At a certain stage of growth this body fat is consumed. Is it then surprising that pediatricians have noted a rising incidence of inexplicable persistent and refractory gastro-intestinal ailments in babies and young children? These ailments are not reportable and do not swell the tables of public health statistics. What is happening to the growth curves of children born in the last 4 or 5 years? Must we wait until the predictable effects have been duly summarized in official reports years after the event?

Of course, substitution of cow's milk for mother's milk doesn't solve the problem either. Reports from the Dept. of Agriculture on the DDT content of cow's milk indicate values of from 0.5 to 25 ppm. The butterfat of course contains much more, as high as 259 ppm in one report.

Last year farmers were advised to stop using DDT in dairy barns or on dairy cattle. This of course is futile advice, first, because it is only advice and not mandatory -- hence many have not stopped using it. Second, the fodder continues to be heavily contaminated. As an example, milk and cream which I obtained from one of the best dairies in Connecticut, in which DDT had never been used at any time, contained in the milk 0.5 ppm and in the cream 4 ppm of DDT. The feed had been purchased on the open market.

A flagrant example of the unbelievable lengths to which this insecticide business has gone was reported to me by the owner of a certified milk farm in Kentucky. By the use of ordinary sanitary measures the milk produced by this farm always contained less than 6000 bacteria per cc., which is considered very good practice indeed. Nevertheless a state dairy inspector ordered this dairy to institute the daily use of a 25% preparation of DDT, an order which the owner fortunately refused to comply.

The toxicology of DDT has been investigated extensively in a large number of species and to this our own government investigators have made a magnificient contribution. DDT has been found almost without exception to be lethal to every form of animal life tested, the only limiting feature being the waxy nature of DDT and its solubility mainly in lipoids and lipoid solvents. It is largely this limited solubility which has been depended on (excessively, it now appears) to safeguard man and other mammals from poisoning.

In rats, mice, rabbits, guinea pigs, cats, dogs, chicks, goats, sheep, cattle, horses and monkeys, DDT produces functional disturbances and degenerative changes in the skin, liver, gall bladder, lungs, kidney, spleen, thyroid, adrenals, ovaries, testicles, heart muscle, blood vessels, voluntary muscles, the brain and spinal cord and peripheral nerves, gastrointestinal tract and blood. DDT is as lethal in repeated small doses as in larger single doses. In low-grade chronic poisoning in animals growth is impaired and the implication of this observation for the growth of children must be given serious consideration. In rats tumors in the liver have been produced, by low-grade continuous poisoning with DDT. DDT is stored in the body fat and is excreted in the milk of dogs, rats, goats and cattle and as we have shown, in that of humans too. Virtually all these effects have also repeatedly been observed in known DDT poisonings in human beings. The other agents of the DDT group, chlordate, benzene hexachloride, chlorinated camphene, and methoxychlor, so far as these have been reported, also produce serious tissue changes varying in site and degree with the compound. Chlordane is an especially nerve poison and animals who have received toxic amounts rarely recover even though bodily changes prior to death do not seem at all alarming. Fortunately in my own limited experience with chlordane poisoning in man, I can report that with stringent avoidance of further exposure and intensive nutritional therapy to help repair the tissue damage, recovery does occur, though this may not be complete. Benzene hexachloride changes the chromosomes of plants and probably too those of animals. The possibility that this agent may adversely affect the heredity of human beings must be taken into consideration. Already in one report from Europe seedlings treated with benzene hexachloride were so altered in their heredity that it was suggested that "nondegenerated stocks" be used for seed subsequently. In this country, where a mixture of DDT and BHC has been spread on the cotton crop for several years, is it accidental that this year the cotton crop is very nearly the lowest on record?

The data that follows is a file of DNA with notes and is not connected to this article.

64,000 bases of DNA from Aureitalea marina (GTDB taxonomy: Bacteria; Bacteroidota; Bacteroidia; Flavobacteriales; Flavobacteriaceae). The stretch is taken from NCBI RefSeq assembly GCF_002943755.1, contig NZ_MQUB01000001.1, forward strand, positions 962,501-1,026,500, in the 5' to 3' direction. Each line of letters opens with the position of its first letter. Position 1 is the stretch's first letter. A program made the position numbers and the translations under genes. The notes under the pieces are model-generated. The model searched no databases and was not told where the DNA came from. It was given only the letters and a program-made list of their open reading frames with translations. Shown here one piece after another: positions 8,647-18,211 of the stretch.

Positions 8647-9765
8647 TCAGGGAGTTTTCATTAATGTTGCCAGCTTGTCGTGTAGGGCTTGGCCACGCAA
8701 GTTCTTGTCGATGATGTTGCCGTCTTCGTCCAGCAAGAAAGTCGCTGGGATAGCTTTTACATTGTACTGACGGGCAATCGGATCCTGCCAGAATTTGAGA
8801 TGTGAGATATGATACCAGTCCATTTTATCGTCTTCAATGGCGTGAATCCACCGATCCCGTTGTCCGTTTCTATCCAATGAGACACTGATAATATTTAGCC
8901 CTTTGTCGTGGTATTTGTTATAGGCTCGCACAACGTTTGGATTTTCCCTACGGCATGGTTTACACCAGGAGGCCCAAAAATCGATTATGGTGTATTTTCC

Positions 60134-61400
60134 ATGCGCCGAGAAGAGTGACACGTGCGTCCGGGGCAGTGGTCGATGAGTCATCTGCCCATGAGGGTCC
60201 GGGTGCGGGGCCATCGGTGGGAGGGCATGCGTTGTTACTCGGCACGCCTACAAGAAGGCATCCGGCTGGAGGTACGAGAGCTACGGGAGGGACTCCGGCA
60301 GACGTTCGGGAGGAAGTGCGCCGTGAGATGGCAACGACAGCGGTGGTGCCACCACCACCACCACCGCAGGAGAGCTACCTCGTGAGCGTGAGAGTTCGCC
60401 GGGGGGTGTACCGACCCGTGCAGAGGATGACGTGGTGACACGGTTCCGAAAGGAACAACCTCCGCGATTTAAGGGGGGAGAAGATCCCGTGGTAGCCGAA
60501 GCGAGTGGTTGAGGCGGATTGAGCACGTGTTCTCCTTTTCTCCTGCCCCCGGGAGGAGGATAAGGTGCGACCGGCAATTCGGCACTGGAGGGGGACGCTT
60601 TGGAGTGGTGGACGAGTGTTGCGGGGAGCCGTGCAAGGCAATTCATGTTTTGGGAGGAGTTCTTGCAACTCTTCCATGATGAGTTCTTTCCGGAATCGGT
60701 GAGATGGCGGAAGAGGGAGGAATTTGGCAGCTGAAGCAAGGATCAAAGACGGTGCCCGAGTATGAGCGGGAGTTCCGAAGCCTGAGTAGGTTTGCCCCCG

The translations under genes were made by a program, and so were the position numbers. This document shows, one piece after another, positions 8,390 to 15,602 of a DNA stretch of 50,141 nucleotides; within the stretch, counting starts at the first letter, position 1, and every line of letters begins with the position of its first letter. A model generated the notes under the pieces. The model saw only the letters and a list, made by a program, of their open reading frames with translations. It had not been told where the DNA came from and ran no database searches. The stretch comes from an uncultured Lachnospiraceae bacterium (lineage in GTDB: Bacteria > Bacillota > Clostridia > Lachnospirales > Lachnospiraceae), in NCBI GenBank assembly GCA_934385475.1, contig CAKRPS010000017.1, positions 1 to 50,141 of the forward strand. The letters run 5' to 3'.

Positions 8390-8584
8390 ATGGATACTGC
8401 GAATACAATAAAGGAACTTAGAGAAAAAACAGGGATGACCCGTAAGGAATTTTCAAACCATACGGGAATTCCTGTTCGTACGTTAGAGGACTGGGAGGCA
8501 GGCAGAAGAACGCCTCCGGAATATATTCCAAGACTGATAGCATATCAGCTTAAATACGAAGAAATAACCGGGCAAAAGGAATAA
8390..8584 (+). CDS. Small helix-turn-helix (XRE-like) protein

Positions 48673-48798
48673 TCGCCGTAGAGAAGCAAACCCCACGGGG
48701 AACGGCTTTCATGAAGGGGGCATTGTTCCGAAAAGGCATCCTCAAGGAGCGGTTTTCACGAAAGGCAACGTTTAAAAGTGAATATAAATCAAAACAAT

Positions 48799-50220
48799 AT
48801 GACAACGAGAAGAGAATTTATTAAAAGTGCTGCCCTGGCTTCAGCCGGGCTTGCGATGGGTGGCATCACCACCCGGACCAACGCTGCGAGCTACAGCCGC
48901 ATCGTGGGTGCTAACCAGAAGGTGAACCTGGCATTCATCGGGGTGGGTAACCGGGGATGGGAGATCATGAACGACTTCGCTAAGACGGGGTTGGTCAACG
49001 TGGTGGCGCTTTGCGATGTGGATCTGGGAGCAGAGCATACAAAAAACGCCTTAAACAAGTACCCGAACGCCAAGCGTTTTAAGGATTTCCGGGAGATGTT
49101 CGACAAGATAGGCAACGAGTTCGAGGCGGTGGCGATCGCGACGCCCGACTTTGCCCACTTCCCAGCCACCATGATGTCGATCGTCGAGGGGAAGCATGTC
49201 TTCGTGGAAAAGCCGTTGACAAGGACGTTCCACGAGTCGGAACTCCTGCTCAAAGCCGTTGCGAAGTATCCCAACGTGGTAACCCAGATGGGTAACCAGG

We are dealing with double edged swords, for the very substances now promoted to increase the size of our crops, in the long run turn out to be detrimental to agriculture itself. All these substances and the fantastically toxic parathion too, inhibit the growth of certain plants, and compounds of the DDT group also persistently poison the soil -- so far as present evidence goes, for 5 or 6 years and possibly indefinitely.

Some have insisted that without the use of the newer insecticides there would not be enough food to go around, that even though these substances are toxic their use involves a necessary "calculated risk." Somehow, in a short five years people seem to have forgotten that we had good crops, even immense surpluses, prior to 1945, with the use of methods then available. Better methods are always welcome, but certainly it is a reflection on American scientific and technical ingenuity to assume that the DDT and parthion groups of insecticides are the only ones that will adequately serve our purpose. Machines have been developed that remove insects from crops mechanically and no doubt are susceptible of further improvement. Compounds of the much safer pyrethrum and rotenone principles are available and are not being further developed. Preparations such as piperonyl butoxicd and N-propyl isome that enhances the activity of pyrethrum principles are also available. Utilization of predator insects inherent in the balance of nature has been successful with certain crops, and development of further methods such as are now in experimental use to attract mosquitoes to traps by means of sound can no doubt be applied to other insects.